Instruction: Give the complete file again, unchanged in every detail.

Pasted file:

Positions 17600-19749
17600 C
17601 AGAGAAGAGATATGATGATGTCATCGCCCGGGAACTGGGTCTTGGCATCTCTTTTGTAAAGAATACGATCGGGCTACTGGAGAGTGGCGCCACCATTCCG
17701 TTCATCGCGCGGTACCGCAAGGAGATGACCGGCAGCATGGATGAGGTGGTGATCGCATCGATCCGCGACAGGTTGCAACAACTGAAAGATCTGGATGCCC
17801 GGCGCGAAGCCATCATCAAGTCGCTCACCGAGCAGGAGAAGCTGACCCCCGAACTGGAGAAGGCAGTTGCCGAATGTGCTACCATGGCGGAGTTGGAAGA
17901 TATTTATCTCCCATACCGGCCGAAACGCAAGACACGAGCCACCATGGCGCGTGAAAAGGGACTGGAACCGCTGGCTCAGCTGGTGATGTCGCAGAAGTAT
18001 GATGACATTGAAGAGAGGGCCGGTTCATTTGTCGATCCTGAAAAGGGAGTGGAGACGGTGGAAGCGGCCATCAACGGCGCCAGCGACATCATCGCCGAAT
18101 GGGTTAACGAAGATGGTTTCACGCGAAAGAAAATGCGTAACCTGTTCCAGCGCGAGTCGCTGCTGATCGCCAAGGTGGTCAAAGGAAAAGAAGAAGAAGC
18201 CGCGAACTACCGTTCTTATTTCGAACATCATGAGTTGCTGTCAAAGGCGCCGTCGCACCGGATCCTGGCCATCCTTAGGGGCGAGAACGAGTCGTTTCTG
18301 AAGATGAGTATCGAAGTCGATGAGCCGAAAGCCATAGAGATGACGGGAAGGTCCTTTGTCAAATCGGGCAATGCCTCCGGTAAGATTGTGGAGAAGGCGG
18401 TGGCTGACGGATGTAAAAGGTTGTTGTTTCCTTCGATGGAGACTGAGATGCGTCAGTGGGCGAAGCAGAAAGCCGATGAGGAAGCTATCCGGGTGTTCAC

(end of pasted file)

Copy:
Positions 17600-19749
17600 C
17601 AGAGAAGAGATATGATGATGTCATCGCCCGGGAACTGGGTCTTGGCATCTCTTTTGTAAAGAATACGATCGGGCTACTGGAGAGTGGCGCCACCATTCCG
17701 TTCATCGCGCGGTACCGCAAGGAGATGACCGGCAGCATGGATGAGGTGGTGATCGCATCGATCCGCGACAGGTTGCAACAACTGAAAGATCTGGATGCCC
17801 GGCGCGAAGCCATCATCAAGTCGCTCACCGAGCAGGAGAAGCTGACCCCCGAACTGGAGAAGGCAGTTGCCGAATGTGCTACCATGGCGGAGTTGGAAGA
17901 TATTTATCTCCCATACCGGCCGAAACGCAAGACACGAGCCACCATGGCGCGTGAAAAGGGACTGGAACCGCTGGCTCAGCTGGTGATGTCGCAGAAGTAT
18001 GATGACATTGAAGAGAGGGCCGGTTCATTTGTCGATCCTGAAAAGGGAGTGGAGACGGTGGAAGCGGCCATCAACGGCGCCAGCGACATCATCGCCGAAT
18101 GGGTTAACGAAGATGGTTTCACGCGAAAGAAAATGCGTAACCTGTTCCAGCGCGAGTCGCTGCTGATCGCCAAGGTGGTCAAAGGAAAAGAAGAAGAAGC
18201 CGCGAACTACCGTTCTTATTTCGAACATCATGAGTTGCTGTCAAAGGCGCCGTCGCACCGGATCCTGGCCATCCTTAGGGGCGAGAACGAGTCGTTTCTG
18301 AAGATGAGTATCGAAGTCGATGAGCCGAAAGCCATAGAGATGACGGGAAGGTCCTTTGTCAAATCGGGCAATGCCTCCGGTAAGATTGTGGAGAAGGCGG
18401 TGGCTGACGGATGTAAAAGGTTGTTGTTTCCTTCGATGGAGACTGAGATGCGTCAGTGGGCGAAGCAGAAAGCCGATGAGGAAGCTATCCGGGTGTTCAC